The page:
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In Your Garden: Its’ Planting Time

Planting time, really? Yes, that is if you want a tomato other than Big Boy or Early Girl. There are hundreds of tomatoes and dozens of varieties of peppers available. The time to start these and celery are about the first of April. Remember, the 90 days to maturity stated on the seed packet is not the time from when you plant the seed. It’s the time starting when you put that plant in the garden.

Tomatoes should be transplanted at least twice before you put them in the garden. The first time shortly after the plant has 2 to 3 real leaves, then again when it starts to get leggy. When you transplant it the second time, bury the stem right up to the lowest leaves. Every bump on that stem turns into another root. More roots mean more food getting into your plant. It also makes for a stronger plant.

Nipping the top leaves off the tomato and pepper plants will make them thicker. The chemical in the top leaf, suppresses side leaves. The plant just gets taller. Cutting off that top set of leaves transfers the auxin, allowing the plant to grow more side leaves. More leaves mean more sun available to feed the plant. You want as sturdy a plant as possible when you put it in the garden. It will get a head start on blooming and producing fruit.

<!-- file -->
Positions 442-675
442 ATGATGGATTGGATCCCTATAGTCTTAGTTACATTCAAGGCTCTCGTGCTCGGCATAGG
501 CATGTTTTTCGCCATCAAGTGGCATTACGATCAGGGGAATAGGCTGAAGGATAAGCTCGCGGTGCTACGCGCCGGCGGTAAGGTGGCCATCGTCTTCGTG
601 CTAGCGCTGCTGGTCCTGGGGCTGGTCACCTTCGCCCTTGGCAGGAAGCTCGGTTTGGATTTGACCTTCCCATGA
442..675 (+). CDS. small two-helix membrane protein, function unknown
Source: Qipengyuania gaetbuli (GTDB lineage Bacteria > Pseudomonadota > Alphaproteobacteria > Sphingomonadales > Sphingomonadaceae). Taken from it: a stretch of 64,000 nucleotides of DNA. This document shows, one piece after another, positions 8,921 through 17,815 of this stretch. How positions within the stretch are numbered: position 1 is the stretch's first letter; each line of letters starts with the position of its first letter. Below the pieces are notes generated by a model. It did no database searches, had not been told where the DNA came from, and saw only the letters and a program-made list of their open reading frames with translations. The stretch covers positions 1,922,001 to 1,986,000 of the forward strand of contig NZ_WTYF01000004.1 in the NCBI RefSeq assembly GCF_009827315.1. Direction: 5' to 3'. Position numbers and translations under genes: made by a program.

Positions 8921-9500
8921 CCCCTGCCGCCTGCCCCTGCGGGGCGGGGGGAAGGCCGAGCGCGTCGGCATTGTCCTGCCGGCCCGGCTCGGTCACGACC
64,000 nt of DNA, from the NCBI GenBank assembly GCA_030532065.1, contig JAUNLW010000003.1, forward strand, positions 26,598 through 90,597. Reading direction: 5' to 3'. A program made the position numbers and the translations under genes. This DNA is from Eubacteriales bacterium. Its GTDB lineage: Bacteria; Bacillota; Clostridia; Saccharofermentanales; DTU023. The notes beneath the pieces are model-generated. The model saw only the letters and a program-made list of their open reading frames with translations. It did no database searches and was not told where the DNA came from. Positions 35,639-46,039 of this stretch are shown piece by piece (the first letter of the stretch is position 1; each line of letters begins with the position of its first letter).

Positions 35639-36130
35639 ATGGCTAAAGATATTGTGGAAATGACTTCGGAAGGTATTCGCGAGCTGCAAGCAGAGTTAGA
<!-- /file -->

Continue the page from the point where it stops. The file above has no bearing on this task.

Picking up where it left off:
You don’t want to do the same thing to your celery, however. This is a plant you want to get tall. There are several nice things about home grown celery. For one, you can cut off the outside stalks and use them all summer without damaging the main plant. Secondly, this tastes like celery, not celery flavored water.  If you use celery in cooking in the summer or canning in the fall, you just can’t beat the stalk you have just picked  from your own garden. The only spray it has had on it is rain. That is unless the dog is allowed in the garden, definitely a no-no. Bunkey had a vegetarian dog.  He dug up carrots, pulled ripe corn off the stalk and loved tomatoes – especially just as they got ripe.  He also liked to baptize garden plants.

Plants started at home are like babies. They need real T.L.C. before they go in the garden. Plan at least a week to 10 days to harden them off before planting out.  An hour a day in a protected spot to start with adding an hour a day and eventually, exposing them to a breeze to toughen up the stems.

Bunkey puts a three-pound coffee can with the bottom cut out around each transplant for about 10 days to two weeks. This keeps the cut worms away and keeps the wind from drying the plant out until it gets accustomed to the real world.

Live a little, try at least one different tomato than you usually plant.  Let your taste buds have a little excitement.

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